The jury is still out on the new Cubs coaching staff, too. Chili Davis looks to be making an impact with the Cubs offense at times and his strategy of using the whole field and limiting strikeouts will take some time to really show strides on a consistent basis. The Cubs pitching staff is still walking FAR too many batters, but that's hardly Jim Hickey's fault.

Both teams should be plenty hungry all summer long as they were bounced from the 2017 postseason in ways that left poor tastes in their respective mouths.

But we'll give this edge to the Indians simply because they are still searching for that elusive championship, so maybe that drive will give them a leg up on the Cubs.

Edge: Indians

OVERALL

The Indians are 22-23, but actually sit in 1st place in the woeful American League Central.

The Cubs are 25-19, yet duking it out with a trio of other teams in their own division.

As such, the Indians' road TO the playoffs seems much, much easier as we sit here in the week leading up to Memorial Day. And the ability to cruise to a division title will allow them to rest and conserve their energy for October, while the Cubs will probably not get to coast to the NLDS like they did in 2016.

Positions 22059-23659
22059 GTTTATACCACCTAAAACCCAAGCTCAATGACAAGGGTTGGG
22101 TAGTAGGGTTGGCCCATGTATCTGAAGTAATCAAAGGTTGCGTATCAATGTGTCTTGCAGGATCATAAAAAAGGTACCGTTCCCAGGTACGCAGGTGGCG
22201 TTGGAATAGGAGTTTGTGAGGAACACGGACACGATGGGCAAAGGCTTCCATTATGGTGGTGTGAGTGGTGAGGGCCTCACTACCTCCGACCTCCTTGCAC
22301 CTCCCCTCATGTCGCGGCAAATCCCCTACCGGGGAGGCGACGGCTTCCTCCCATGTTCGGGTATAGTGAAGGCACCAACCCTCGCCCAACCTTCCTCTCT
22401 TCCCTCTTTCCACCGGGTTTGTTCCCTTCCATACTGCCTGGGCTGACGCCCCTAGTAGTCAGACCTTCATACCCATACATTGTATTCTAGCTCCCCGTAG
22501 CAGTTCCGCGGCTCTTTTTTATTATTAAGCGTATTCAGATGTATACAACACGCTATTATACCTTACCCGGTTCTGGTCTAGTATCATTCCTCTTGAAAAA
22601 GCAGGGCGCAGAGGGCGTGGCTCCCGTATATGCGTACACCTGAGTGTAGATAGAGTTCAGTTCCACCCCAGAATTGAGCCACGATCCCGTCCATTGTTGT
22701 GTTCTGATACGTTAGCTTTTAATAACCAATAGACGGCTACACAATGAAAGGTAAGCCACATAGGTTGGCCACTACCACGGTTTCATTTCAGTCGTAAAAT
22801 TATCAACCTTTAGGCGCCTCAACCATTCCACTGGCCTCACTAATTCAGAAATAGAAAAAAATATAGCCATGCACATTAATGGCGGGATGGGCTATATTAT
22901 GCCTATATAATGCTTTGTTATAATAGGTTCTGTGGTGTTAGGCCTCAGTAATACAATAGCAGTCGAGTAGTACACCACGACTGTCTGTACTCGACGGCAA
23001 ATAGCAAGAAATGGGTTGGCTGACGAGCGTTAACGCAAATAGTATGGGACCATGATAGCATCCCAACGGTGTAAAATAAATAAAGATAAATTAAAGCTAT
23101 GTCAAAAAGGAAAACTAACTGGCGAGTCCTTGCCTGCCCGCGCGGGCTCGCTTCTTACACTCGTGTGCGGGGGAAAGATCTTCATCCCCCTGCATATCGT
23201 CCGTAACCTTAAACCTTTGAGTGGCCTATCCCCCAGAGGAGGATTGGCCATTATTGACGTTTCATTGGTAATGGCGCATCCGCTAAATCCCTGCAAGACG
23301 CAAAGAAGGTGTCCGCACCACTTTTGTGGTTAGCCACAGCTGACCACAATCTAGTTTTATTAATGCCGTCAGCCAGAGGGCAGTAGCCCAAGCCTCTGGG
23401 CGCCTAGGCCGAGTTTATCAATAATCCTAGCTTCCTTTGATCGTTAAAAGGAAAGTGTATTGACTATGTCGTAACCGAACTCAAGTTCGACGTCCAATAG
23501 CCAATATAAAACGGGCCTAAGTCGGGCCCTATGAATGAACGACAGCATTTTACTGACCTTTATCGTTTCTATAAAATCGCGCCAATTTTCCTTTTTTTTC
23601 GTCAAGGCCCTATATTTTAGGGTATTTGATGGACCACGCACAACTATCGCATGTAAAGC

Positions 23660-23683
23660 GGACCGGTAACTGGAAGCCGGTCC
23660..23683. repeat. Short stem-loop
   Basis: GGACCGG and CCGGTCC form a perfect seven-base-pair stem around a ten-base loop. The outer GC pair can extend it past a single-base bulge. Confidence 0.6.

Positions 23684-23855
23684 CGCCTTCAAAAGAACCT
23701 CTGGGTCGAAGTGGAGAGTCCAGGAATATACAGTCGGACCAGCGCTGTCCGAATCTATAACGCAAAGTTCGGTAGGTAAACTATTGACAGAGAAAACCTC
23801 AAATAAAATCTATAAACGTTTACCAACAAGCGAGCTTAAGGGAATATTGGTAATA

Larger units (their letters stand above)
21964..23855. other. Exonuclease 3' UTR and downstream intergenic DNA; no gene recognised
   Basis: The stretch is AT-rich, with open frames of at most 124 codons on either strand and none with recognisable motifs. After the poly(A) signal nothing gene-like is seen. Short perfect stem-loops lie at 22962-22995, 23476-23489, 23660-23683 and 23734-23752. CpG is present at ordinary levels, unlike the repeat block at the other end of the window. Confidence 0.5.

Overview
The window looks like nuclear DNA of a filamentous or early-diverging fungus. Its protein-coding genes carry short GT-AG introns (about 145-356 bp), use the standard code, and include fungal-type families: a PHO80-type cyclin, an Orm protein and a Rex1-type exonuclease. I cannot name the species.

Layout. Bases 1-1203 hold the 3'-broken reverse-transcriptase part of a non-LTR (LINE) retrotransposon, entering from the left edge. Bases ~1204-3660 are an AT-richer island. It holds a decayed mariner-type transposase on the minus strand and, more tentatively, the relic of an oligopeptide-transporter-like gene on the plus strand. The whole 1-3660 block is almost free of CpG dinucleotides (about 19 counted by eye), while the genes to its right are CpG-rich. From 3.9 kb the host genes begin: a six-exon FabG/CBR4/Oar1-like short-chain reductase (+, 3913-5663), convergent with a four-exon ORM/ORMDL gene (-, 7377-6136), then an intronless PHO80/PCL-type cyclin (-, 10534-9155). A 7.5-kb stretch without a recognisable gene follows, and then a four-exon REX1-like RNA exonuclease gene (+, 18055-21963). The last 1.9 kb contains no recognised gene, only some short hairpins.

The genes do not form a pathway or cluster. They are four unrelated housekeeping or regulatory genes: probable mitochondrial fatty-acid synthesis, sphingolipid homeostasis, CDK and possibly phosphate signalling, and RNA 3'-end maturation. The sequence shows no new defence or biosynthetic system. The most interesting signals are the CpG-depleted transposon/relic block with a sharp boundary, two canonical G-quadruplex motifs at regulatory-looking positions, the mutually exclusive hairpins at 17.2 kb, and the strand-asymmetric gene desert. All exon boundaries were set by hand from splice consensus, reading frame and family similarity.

That rest and relaxtion may give the Indians an edge, but as of right now, this Cubs roster looks to be better equipped to win it all.

Strasburg? Scherzer? Kershaw? Cubs still have the pitching to be unstoppable in October again

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USA TODAY

Strasburg? Scherzer? Kershaw? Cubs still have the pitching to be unstoppable in October again

Stephen Strasburg and Max Scherzer got all the hype leading into this National League Division Series – and took no-hitters into the sixth and seventh innings in Games 1 and 3 – and yet the Washington Nationals are still in crisis mode.    

The rain that poured onto Wrigley Field on Tuesday night could have changed everything, with Strasburg theoretically available to start a postponed elimination game on Wednesday afternoon on normal rest.

The Strasburg shutdown rules now apparently have an “under the weather” section, with manager Dusty Baker revealing the $175 million ace/former No. 1 overall pick will be saved for an if-necessary Game 5 on Thursday night at Nationals Park.